Stacy Ohnesorge

Stacy Ohnesorge

My lifetime professional and personal goal as an educator is to promote acceptance of diversity of all people. Going to Southern India has better enabled me to present to my students a multi-cultural curriculum that empowers them to love themselves and value the differences of others. By traveling to Southern India I had the opportunity to become more acquainted with another region’s culture.

Flying into Chennai I was taken by surprise by all of the lights, tall buildings, and commotion. I had not expected the view from the airplane to be so similar as one would see flying into a large U.S. city. When I stepped out of the airport my senses were submerged in chaos. I was astonished by the amount of people active on the streets at one in the morning. As I walked out of the airport, I was immediately caught off guard by the intense smells, sounds and sights. For example, the air fumed with diesel mixed with a smell of urine, my ears rang with car horns and ringing cell phones, and my eyes were mystified by the chaos of cars, cows, busses, auto rickshaws, and people all traveling the street. We made it to the motel with our over packed luggage on our laps and tied to the top of the van. I felt amazed and could not believe that I was really in Tamil Nadu. It felt like a dream. But a dream it wasn’t because in the morning I awoke to sounds and smells that were foreign to me. I could hear the sounds of horns, unusual sounding music, and lull of murmured voices of another language. A smell of incense and spices filled the air. I was about to encounter the best travel experience I have ever had.

As I took my first daytime steps around Chennai I was surprised at the merging of the new and old in Southern India. I learned of people who had no homes, no running water, no electricity, etc. In stark comparison I saw people climbing up on stick scaffolding creating skyscrapers. And even more contrasting I saw thriving malls, Internet cafes, and heard cell phones ringing steadily. Although there seemed to be a huge dichotomy between the old and new the city seemed to work effortlessly.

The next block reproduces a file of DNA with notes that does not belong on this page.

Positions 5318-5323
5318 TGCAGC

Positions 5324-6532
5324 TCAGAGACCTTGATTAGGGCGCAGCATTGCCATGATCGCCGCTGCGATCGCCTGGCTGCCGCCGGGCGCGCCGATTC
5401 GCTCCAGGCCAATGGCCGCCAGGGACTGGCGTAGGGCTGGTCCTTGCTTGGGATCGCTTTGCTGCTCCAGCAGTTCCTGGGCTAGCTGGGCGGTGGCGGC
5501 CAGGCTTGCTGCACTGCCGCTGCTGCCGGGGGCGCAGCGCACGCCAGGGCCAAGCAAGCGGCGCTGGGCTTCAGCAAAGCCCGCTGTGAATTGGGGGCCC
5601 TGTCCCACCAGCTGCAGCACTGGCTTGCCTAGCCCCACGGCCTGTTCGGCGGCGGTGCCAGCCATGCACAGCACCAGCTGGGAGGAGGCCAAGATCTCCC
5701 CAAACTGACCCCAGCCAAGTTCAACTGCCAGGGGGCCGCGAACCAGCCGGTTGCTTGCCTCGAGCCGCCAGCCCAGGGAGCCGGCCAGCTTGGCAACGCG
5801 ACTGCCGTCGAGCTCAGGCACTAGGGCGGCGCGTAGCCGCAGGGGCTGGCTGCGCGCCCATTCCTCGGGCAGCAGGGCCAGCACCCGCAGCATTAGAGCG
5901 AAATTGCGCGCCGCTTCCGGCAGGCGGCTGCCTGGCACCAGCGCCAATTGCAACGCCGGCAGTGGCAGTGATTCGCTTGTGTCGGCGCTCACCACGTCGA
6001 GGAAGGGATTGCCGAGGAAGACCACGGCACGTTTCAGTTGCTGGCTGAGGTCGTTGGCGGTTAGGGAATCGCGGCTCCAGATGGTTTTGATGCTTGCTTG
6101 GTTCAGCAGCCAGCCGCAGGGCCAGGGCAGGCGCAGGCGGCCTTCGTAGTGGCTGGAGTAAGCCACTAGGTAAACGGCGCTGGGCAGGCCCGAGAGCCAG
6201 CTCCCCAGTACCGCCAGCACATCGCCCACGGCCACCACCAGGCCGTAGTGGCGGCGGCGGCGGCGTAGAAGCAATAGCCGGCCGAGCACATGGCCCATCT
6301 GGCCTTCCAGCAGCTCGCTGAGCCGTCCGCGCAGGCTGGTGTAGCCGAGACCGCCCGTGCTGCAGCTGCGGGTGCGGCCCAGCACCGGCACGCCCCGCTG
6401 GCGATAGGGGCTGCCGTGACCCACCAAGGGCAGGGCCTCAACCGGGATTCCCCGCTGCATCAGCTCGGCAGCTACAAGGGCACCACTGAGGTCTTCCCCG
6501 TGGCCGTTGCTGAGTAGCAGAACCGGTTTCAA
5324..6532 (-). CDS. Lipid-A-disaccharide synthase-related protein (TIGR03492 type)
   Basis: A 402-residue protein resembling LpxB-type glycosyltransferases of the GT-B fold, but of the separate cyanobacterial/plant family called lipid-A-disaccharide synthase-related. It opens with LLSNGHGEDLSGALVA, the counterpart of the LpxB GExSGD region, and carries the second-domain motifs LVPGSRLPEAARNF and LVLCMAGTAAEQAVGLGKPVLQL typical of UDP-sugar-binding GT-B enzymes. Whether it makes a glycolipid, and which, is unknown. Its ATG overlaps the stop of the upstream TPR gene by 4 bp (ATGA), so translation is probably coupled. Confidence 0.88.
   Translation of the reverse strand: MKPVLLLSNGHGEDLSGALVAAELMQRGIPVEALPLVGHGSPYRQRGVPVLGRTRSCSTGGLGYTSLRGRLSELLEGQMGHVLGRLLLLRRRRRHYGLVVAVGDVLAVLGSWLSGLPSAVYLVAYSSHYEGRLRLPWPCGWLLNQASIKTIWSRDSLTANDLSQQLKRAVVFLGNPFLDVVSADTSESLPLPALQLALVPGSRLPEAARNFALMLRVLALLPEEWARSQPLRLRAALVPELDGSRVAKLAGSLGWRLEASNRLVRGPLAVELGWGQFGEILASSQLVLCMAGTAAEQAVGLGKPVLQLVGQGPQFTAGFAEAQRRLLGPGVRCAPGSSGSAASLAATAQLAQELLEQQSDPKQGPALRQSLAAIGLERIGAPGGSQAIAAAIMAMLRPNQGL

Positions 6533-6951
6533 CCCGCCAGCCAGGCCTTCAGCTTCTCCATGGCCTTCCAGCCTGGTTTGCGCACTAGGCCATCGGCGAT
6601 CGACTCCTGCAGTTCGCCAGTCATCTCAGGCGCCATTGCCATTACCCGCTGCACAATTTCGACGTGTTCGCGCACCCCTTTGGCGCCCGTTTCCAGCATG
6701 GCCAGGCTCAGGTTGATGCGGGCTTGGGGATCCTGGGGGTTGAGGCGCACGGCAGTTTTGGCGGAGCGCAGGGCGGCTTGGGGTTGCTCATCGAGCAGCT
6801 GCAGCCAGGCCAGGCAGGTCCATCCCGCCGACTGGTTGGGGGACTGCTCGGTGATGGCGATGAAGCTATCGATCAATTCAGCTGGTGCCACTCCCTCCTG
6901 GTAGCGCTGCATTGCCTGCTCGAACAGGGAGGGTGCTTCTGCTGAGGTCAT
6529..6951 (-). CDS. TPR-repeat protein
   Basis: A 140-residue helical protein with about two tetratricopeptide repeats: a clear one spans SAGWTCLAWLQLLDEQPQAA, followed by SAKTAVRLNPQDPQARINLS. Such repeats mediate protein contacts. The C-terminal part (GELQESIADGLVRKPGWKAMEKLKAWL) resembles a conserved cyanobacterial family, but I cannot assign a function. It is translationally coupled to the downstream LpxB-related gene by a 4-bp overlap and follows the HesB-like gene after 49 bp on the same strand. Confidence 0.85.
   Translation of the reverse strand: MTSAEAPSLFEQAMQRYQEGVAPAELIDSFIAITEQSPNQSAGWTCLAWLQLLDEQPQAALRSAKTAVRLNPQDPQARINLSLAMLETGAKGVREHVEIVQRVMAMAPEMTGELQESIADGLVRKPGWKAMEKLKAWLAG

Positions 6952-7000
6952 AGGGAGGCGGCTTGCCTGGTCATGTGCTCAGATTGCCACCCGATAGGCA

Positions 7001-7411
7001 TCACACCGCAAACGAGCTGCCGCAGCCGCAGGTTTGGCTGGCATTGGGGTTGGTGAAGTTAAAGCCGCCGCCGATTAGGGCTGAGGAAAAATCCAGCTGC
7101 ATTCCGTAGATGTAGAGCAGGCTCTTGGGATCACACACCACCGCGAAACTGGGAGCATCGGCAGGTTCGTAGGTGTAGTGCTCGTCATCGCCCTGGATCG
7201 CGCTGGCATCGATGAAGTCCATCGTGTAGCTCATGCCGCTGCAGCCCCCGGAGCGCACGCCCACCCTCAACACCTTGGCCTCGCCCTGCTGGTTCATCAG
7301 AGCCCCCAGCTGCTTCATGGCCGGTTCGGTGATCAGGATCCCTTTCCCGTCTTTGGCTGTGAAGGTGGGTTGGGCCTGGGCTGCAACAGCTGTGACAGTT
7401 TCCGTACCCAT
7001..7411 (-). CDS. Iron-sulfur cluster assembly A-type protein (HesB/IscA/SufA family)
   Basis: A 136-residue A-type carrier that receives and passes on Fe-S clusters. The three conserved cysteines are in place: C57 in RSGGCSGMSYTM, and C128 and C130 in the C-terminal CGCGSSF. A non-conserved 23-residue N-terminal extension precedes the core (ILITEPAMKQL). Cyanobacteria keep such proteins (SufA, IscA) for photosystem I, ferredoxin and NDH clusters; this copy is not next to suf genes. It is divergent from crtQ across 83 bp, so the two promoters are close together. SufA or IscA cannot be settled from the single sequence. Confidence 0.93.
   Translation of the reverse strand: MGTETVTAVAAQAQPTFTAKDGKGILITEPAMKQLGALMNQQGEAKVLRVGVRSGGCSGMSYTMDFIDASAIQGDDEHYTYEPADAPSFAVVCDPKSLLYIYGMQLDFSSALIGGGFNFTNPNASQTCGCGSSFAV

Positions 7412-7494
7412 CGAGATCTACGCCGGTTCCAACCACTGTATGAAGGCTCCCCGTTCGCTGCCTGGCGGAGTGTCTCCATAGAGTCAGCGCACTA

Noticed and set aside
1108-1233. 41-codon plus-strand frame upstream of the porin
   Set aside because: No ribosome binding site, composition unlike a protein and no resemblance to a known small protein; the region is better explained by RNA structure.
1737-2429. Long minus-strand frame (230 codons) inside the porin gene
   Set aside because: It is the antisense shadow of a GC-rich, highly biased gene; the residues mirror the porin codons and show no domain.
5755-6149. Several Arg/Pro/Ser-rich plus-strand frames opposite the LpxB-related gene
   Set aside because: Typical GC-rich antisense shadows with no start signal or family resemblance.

The people I had opportunities to interact with in India were very charming and hospitable. People invited us into their homes with open arms and I immediately felt like family. The value placed on family life in Southern India appeared to be held in very high regard. I heard of no divorces. I only heard positives about families. The people had a devotion to their families that was refreshing to see and be part of.

My experience team teaching with teachers at S.E.V. school was marvelous. I had opportunities to work with other teachers, share ideas, interact with students, and teach them about our culture while at the same time learning about theirs. I was very impressed with the school’s extra curricula choices the students had. Some of which I had the opportunity to observe and participate in included yoga, karate, Western Dance and traditional Southern India Dance. I was shocked that students were learning multiplication in standard two and they already had learned how to write in cursive. The students were very serious about school. At the young of age 7 they were already speaking of going to university. The students were very kind in sharing with me favorite past time activities. I found that a lot of what the children loved to do in Tamil Nadu was similar to what my students enjoy doing in the United States.

They both love playing make believe, listening and telling stories, playing ball, running, making art projects, singing and dancing. While working with a standard 4 class students orally shared with me their favorite folk tales. They allowed me to tape record their stories. My students here in Wisconsin have enjoyed listening to the stories and retelling them through written words and illustrations.c

At S.E.V. school the students spoke English. The students at a village school did not; however, through mimicking games we were able to communicate and have fun. It brought me great joy to be able to find a common language with the children through play. The children were delighted at the opportunity to stop their schoolwork for the time being and break for a little song and dance. I will forever remember the expressions of happiness and laughter as we sang “Head Shoulders Knees and Toes” and played games of mimicking.

My journey to India has significantly enriched my life and I will forever be grateful for the opportunity. It has given me the chance to observe and participate in the daily lives of some people in Southern India. My students now have been able to have hands on opportunities with artifacts and stories that have made them more aware of the world around them. The trip to Tamil Nadu has also changed the way I view the society in which I live. It has allowed me to see my community more objectively and appreciate all the little things I have forever taken for granted.

Stacy Onesorge
Stacy teaches in Verona, Wisconsin